Accelerator chips increasingly are providing the performance boost that device scaling once provided, changing basic assumptions about how data moves within an electronic system and where it should be processed.
To the outside world, little appears to have changed. But beneath the glossy exterior, and almost always hidden from view, accelerator chips are becoming an integral part of most designs where performance is considered essential. And as the volume of data continues to rise—more sensors, higher-resolution images and video, and more inputs from connecting systems that in the past were standalone devices—that boost in performance is required. So even if systems don’t run noticeably faster on the outside, they need to process much more data without slowing down.
This renewed emphasis on performance has created an almost insatiable appetite for accelerators of all types, even in mobile devices such as a smart phone where one ASIC used to be the norm.
“Performance can move total cost of ownership the most,” said Joe Macri, corporate vice president and product CTO at AMD. “Performance is a function of frequency and instructions per cycle.”
And this is where accelerators really shine. Included in this class of processors are custom-designed ASICs that offload a particular operation in software, as well as standard GPU chips, heterogeneous CPU cores that can work on jobs in parallel (even within the same chip), and both discrete and embedded FPGAs.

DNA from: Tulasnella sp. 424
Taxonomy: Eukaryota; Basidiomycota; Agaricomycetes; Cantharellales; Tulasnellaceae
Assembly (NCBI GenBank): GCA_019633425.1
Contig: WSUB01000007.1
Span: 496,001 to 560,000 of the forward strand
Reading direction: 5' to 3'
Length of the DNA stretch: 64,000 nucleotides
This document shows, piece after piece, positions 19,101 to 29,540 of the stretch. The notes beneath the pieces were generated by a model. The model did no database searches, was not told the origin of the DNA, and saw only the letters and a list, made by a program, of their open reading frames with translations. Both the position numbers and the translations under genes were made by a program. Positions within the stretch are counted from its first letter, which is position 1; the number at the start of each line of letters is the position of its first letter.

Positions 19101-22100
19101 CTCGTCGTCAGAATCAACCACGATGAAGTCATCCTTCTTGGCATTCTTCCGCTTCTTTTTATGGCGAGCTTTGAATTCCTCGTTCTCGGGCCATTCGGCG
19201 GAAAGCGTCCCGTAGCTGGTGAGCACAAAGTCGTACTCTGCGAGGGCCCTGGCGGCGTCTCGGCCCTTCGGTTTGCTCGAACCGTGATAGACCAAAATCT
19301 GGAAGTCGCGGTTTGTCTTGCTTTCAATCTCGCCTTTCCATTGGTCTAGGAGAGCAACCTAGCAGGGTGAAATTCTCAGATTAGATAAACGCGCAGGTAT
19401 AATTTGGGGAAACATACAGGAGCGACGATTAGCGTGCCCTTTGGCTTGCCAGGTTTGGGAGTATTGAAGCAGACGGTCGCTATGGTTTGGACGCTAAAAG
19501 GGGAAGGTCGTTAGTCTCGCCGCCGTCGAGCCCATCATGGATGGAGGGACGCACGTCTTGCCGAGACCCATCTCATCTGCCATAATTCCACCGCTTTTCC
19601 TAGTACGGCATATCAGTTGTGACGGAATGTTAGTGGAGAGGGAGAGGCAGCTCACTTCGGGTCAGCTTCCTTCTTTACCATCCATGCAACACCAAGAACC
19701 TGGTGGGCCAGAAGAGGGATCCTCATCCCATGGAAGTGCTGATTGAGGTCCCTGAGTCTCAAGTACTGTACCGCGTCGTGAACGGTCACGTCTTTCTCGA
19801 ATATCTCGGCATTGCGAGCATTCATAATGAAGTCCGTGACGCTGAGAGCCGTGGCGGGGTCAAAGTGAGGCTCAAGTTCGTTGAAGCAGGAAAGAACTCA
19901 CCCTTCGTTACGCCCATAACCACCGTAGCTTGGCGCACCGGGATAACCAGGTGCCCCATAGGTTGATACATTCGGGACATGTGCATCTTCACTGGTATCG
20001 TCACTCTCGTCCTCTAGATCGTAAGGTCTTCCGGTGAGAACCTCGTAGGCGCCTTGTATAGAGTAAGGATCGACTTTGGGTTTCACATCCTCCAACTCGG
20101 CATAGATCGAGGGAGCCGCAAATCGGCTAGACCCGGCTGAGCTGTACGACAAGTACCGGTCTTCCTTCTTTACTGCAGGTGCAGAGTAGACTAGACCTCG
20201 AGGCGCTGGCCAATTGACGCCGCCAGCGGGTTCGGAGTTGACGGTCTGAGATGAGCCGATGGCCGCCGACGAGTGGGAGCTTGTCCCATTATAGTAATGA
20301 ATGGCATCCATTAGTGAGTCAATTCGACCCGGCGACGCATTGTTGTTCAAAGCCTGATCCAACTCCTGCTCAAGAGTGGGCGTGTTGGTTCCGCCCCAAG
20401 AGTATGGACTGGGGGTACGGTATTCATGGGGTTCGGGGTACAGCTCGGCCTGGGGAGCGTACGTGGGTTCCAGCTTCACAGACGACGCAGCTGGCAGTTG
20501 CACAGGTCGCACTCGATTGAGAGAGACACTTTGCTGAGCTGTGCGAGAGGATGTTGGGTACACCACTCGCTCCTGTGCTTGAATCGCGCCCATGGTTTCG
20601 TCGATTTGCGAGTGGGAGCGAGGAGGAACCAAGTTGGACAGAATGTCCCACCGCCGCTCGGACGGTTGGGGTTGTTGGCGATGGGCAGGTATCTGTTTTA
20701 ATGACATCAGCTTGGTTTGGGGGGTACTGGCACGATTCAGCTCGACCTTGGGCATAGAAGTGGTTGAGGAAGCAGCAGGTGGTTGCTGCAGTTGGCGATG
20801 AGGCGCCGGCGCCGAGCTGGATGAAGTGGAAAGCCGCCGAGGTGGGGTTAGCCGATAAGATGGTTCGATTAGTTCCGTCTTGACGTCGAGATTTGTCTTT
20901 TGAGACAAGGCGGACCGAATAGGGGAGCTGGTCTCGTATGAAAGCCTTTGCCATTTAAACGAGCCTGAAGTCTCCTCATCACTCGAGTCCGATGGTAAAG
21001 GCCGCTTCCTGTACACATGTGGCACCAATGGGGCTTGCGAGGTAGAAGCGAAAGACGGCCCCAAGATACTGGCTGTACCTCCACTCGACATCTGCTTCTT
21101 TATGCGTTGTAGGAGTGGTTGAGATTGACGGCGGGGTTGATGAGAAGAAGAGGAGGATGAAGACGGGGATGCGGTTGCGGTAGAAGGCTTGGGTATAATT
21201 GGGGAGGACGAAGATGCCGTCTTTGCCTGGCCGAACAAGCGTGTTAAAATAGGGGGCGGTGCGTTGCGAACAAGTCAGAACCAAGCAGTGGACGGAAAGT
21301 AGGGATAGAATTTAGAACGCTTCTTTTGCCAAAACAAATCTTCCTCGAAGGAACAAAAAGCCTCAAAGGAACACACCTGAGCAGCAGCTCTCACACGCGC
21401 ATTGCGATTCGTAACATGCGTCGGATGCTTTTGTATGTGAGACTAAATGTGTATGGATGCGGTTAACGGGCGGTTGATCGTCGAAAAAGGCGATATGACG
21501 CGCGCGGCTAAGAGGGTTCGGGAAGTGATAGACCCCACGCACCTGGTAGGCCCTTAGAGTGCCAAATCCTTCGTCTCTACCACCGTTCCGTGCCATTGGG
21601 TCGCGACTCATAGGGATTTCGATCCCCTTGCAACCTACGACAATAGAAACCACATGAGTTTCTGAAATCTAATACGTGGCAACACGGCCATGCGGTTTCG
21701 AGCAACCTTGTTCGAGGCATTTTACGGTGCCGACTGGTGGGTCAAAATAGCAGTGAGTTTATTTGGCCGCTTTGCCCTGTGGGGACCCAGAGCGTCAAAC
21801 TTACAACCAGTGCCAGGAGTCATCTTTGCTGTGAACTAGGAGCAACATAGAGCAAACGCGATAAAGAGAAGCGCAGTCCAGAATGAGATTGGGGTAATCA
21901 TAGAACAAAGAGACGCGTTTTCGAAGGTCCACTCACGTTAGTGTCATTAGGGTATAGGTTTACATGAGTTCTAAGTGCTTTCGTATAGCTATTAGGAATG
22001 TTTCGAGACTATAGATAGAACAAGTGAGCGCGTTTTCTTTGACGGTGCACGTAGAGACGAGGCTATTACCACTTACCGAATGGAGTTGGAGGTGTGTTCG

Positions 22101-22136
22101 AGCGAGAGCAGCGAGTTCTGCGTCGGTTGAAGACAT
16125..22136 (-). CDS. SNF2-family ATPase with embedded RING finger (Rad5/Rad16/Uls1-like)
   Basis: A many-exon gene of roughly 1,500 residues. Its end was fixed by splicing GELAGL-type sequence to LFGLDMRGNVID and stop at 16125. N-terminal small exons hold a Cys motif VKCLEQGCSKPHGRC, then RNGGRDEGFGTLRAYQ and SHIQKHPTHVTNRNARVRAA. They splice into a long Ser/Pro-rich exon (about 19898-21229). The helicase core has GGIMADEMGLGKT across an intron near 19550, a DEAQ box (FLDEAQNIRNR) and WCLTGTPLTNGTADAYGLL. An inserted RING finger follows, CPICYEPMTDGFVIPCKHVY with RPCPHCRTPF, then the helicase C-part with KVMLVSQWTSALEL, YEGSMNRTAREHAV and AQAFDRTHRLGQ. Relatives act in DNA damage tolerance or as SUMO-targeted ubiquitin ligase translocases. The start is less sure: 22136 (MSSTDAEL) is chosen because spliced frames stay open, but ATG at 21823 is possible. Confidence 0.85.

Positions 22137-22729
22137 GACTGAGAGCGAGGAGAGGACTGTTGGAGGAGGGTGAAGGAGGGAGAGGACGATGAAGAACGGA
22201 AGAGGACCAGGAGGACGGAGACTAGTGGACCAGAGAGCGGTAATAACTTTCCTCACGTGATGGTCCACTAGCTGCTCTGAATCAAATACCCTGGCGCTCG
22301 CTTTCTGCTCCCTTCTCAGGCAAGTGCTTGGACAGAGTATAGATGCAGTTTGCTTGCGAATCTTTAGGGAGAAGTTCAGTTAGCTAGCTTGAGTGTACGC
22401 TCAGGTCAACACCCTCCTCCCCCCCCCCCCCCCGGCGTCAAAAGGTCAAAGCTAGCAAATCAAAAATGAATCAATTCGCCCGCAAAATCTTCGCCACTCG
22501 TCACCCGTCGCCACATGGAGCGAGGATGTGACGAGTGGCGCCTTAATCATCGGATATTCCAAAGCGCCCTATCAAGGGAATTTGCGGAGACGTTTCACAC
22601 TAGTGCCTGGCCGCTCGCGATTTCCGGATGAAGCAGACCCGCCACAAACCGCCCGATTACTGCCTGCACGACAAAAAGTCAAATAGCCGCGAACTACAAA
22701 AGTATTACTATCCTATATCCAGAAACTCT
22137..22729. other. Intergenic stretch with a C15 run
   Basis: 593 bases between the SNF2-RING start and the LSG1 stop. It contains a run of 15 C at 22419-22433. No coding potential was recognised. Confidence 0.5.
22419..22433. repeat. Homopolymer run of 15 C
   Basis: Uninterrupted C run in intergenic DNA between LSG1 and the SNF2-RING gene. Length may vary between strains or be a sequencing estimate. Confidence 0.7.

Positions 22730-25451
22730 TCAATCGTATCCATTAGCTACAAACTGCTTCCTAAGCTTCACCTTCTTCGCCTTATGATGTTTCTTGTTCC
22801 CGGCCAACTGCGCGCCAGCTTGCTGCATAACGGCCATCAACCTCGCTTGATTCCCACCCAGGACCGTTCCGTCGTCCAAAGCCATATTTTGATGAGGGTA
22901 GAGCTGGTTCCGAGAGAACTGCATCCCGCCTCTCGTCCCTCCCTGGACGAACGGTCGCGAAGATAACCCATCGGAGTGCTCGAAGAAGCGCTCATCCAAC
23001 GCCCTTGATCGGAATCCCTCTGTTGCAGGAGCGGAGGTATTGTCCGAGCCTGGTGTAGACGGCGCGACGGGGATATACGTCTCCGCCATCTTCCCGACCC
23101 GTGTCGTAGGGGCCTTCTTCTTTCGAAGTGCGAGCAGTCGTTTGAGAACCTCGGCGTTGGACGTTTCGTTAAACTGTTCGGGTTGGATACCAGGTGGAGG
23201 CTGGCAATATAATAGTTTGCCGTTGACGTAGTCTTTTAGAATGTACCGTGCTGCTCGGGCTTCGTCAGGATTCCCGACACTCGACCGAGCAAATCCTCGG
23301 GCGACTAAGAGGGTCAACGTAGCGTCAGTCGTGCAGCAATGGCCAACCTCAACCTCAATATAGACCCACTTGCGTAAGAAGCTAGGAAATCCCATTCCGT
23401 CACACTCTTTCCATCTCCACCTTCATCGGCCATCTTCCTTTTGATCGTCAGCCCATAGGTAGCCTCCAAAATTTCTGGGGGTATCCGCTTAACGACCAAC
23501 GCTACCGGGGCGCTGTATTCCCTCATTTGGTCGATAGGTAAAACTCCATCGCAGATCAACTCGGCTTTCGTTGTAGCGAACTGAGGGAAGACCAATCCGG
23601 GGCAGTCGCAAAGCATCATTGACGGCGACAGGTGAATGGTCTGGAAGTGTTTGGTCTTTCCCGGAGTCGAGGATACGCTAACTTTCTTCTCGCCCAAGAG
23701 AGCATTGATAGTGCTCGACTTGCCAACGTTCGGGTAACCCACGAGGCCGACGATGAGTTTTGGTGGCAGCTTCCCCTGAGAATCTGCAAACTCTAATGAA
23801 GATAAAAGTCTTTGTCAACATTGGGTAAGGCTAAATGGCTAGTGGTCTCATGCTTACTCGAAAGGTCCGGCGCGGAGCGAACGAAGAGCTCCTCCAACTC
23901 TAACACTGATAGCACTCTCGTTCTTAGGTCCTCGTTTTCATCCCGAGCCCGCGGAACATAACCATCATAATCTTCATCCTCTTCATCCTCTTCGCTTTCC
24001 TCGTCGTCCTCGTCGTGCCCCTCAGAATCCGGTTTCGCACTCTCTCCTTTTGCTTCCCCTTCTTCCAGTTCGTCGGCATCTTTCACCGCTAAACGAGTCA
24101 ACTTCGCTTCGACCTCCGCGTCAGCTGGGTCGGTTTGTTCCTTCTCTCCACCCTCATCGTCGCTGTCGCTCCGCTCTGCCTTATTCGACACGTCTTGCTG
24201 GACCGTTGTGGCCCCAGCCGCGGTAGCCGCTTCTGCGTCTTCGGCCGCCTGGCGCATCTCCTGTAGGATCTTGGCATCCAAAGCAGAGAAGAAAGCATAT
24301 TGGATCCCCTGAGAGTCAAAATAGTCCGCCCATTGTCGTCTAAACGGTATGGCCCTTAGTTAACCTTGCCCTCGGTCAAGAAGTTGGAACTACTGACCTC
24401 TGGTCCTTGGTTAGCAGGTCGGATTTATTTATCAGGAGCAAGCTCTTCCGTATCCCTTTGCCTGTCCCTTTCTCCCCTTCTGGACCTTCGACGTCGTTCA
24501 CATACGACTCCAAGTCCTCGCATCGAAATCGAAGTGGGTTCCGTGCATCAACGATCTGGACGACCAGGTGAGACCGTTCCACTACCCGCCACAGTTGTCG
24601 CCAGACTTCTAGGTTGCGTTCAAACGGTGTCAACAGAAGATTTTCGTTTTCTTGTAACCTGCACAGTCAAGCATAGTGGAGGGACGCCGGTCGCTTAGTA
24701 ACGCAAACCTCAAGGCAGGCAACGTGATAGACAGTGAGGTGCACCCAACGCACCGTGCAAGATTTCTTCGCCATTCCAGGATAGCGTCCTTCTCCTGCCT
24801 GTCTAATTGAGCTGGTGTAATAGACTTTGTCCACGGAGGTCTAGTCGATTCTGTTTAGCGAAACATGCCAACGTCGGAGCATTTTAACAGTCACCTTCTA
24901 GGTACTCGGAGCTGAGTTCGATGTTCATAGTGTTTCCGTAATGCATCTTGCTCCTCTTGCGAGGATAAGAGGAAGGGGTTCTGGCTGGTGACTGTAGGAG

But accelerators also add challenges for design teams. They require more planning, a deeper understanding of how software and algorithm works within a device, and they are very specific. Reuse of accelerators can be difficult, even with programmable logic.
“Solving problems with accelerators require more effort,” said Steve Mensor, vice president of marketing at Achronix. “You do get a return for that effort. You get way better performance. But those accelerators are becoming more and more…